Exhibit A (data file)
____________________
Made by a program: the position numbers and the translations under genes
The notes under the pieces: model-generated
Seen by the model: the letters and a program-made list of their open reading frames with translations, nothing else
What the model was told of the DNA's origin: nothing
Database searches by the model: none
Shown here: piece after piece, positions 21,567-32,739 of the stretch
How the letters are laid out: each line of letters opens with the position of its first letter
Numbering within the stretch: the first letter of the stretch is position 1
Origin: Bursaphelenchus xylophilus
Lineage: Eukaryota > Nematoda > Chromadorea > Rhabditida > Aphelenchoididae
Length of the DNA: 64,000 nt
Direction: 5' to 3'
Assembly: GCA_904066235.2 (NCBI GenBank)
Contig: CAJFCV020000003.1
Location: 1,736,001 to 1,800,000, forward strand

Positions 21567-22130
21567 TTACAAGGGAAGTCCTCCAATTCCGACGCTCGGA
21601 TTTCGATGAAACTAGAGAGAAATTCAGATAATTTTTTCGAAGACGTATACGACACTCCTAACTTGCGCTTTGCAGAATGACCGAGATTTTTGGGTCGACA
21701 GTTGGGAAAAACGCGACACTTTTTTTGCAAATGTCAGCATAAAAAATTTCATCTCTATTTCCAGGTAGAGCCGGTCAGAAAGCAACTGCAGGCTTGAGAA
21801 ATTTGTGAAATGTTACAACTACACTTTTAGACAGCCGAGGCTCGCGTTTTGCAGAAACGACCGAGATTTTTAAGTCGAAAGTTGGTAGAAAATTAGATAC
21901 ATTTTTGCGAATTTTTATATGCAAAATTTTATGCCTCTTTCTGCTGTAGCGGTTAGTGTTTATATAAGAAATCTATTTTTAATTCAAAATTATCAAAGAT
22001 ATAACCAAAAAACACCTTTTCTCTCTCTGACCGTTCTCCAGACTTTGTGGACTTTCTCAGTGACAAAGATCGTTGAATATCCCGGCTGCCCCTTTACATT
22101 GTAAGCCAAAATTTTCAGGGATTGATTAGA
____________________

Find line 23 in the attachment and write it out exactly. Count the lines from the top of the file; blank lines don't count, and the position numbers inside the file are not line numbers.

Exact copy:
22101 GTAAGCCAAAATTTTCAGGGATTGATTAGA